Christopher Ward C9 5 Day Small-Second Chronometer Watch Watch Releases

The way I see it, Christoper Ward is appealing to those who like the idea of a $10,000 watch but probably can’t see their way to actually spending 10k on a watch (a reality that likely speaks to many of us). Available directly through their website for $1,785 USD, the Christopher Ward C9 5 Day Small-Second Chronometer can be had on a blue, black, or brown leather strap and is backed by Christopher Ward’s five year warranty. With a classic appeal, watch-nerd approved movement, and a seriously impressive value proposition, the Christopher Ward C9 5 Day Small-Second Chronometer is yet another market-defying piece from Christopher Ward. christopherward.com

About the Author

James (@jamesstacey) is a writer, dilettante photographer and part-time adventurer. An obsessive fan of many things, he loves watches for their breadth of style, historical connections and raw technical design. James has tendency for diving with dive watches, obsessing about case thickness and, despite owning a vast collection of leather straps, he lives by the adage - "when in doubt, just nato". He also wrote this entire bio himself and is pretty sure it's not a cry for help.

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  • Peter Weady

    I have a couple of CW watches and when I saw the preview picture of this watch in their magazine I knew it would be only a matter of time before I bought one. This may be my Xmas present. You can’t beat the value you get with this brand.

    • BIG CHRONO

      Best purchased now, rather than risk having the psycho hordes grab them all in a few months.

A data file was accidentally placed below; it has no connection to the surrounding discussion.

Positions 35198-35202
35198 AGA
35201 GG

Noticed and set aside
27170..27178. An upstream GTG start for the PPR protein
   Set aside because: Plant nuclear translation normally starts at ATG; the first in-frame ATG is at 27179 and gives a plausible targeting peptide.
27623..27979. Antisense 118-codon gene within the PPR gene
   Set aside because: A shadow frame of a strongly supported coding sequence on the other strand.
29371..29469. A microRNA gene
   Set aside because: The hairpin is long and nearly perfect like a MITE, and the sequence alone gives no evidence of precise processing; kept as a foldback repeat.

• I really appreciate what Chris us doing. Though I disagree with the automotive analogy, his new line of watches surreal to me because if the in-house movement. In the last year, I decided to only buy watches from manufactures, so such offerings should my interest.

    Chris saves not in the cost of materials or if assembly, but in machine process. Neither does the movement has an elaborated finish not dues the case. It doesn’t mean that they are poorly finished, quite the contrary, just that the finish types were ones that take less machine time than guilloche and mirror polish. Still, the result is gratifying and at a terrific value.

  • Raymond Wilkie

    just lovely

  • You could explain a car to me by comparing it to a watch, but not the other way around. Cars are lost on me, though I know I’m in the minority.

  • Sevenmack

    Lovely. Just plain gorgeous. The Roman Numerals are especially nice.

  • DanW94

    An attractive watch, I really like this classic marine deck watch look. This movement is a good illustration of why the in-house designation is hard to define. CW essentially back doored its way in by merging with a company that manufactures movements and then worked with different suppliers to make this one. At least they’re transparent about it. Anyhow, they offer great looking watches at reasonable prices.

  • Boogur T. Wang

    In my opinion, a PR indicator would violate the beautiful aesthetics of this dial face.

    • Hopefully they could find a way to nicely integrate it.

      • WINKS

        Yes indeed. On the back for instance.

        • That wouldn’t be my first choice, but it would do since you have to pick up the watch to strap it on, you could glance at the PR indicator on the back then. But on the dial is better I think as you might notice it more often (while reading the time). Cheers.

          • Fady 337

            Getting the PR on the back is also a great idea but PR, besides adding the utility also adds up to the beauty of the watch. At least for me, it looks like a fuel gauge Telling the amount of fuel left

        • Boogur T. Wang

          Perhaps so.

    • Sevenmack